Dish chairman and founder Charlie Ergen stepped down from his role as CEO on Tuesday to focus on the future of the Douglas County satellite TV company: wireless communications.

The company has been acquiring wireless spectrum through government auctions for years, most recently spending $6.2 billion last spring for wireless airwaves. Since 2008, the company said it has spent or invested over $21 billion on wireless spectrum licenses and other investments.

But Dish has done very little with its wireless assets, which could be used to stream movies or offer cellphone service to customers. And it's facing deadlines by the Federal Communications Commission to build something — or lose it. A block of 700 MHz licenses it bought in 2008, for example, faces a March 2020 deadline to provide service to 70 percent of the population in the license area, the company said in past regulatory filings.

Longtime Dish executive Erik Carlson becomes CEO and keeps his post as president.

Ergen hinted Tuesday that Dish is planning to make news soon.


Advertisement

“I have every confidence that under Erik's leadership our new organizational structure will deliver value for Dish TV and Sling TV and will aid our entry into wireless," Ergen said in a statement.

In March, Dish told the FCC that it planned to build a 5G-capable network for internet-of-things devices. Such a communication network would allow driverless cars to get wireless alerts of traffic accidents on their routes.

The 5G technology is faster mobile internet service, akin to home broadband speeds. It would offer the ability to watch a Denver Broncos game at the stadium while simultaneously watching a seatmate record the game and broadcast it to Facebook, and then seeing the same game onscreen with no lag, explained Brian Goemmer, president of Allnet Insights & Analytics. Today, there would be a few-seconds delay on the small screen.

Goemmer said Dish's ownership of wireless spectrum is on par with T-Mobile's.

"Dish has enough spectrum to basically offer the same level of service that T-Mobile offers today," Goemmer said. "The only thing they don't have is a nationwide network."

For Dish to get to that point, it would either need to build a bunch of cell towers across the U.S. or partner with existing mobile companies to lease space on their towers. Either way would take time, though teaming up with a company such as Verizon or T-Mobile would get Dish where it wants to go faster. Dish's pitch to the FCC is more of a bike lane than highway based on the amount of spectrum it owns.

"They have enough spectrum for a five-lane highway to bring trucks and cars through, but they're building a little bike path to meet the obligation of the FCC," Goemmer said.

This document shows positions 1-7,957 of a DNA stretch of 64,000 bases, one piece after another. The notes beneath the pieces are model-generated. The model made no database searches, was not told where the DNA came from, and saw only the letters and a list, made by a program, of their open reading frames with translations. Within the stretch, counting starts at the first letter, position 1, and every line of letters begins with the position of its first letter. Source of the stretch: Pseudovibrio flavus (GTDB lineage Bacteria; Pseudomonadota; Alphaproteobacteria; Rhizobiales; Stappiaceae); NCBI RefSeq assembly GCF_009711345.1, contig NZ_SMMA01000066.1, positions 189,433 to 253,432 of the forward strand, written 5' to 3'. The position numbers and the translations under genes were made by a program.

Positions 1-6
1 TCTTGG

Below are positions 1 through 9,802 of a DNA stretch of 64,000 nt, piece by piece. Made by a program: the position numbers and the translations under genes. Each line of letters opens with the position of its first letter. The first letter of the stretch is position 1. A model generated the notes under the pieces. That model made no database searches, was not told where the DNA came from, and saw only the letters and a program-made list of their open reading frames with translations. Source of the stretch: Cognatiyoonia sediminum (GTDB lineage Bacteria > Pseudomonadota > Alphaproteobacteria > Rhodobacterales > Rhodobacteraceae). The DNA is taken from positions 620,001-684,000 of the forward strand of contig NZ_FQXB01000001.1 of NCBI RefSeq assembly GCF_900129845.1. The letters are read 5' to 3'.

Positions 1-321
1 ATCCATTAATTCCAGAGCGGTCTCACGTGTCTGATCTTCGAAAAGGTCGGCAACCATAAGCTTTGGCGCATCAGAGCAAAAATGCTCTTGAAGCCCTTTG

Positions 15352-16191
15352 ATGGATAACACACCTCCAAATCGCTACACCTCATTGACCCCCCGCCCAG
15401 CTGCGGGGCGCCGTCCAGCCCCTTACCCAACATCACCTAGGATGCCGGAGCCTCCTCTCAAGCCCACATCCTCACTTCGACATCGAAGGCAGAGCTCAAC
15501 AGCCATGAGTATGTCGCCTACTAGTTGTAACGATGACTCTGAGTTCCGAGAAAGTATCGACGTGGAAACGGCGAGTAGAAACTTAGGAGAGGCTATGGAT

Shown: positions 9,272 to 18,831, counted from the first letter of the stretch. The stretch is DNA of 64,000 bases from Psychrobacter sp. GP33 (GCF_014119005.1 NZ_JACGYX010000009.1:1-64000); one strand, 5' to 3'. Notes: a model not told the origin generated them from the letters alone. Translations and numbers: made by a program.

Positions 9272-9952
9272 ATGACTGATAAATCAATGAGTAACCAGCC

Marci Ryvicker, a Wells Fargo analyst, shared the note she wrote to clients that says the changes make sense. She called the news "more housekeeping than anything else."

"We really don't think this suggests any strategic change in the business, but rather highlights Charlie's commitment to the 5G­-like/capable network," Ryvicker wrote.

The management changes comes six years after Ergen stepped down as CEO in 2011 to focus on integrating acquisitions, leaving the top job to Joe Clayton, the former Sirius Satellite Radio CEO. But Ergen returned as CEO three years later following Clayton's retirement in March 2015.

Ergen, who cofounded Dish in 1980, isn't the largest owner of the publicly traded shares. After institutional investors, Ergen is Dish's 16th-largest shareholder. But he owns unlisted Dish shares that have a 10-to-1 voting power, giving Ergen 78.5 percent of the voting power of Dish Network as of Nov. 29, according to a regulatory filing. He can convert those unlisted shares to public shares, a deterrent against a hostile takeover of the company.

Other job changes at Dish included:

Warren Schlichting is now group president, Sling TV. His former title was Dish's executive vice president for marketing, programming and media sales, and Schlichting will still oversee Dish's media sales and programming departments.

Brian Neylon becomes group president, DISH TV. Neylon was formerly EVP of customer acquisition and retention and retains oversight of those departments.

John Swieringa, succeeds Carlson as chief operating officer.

David Scott, a 20-year veteran of Walmart, joins Dish in February as its chief human resources officer.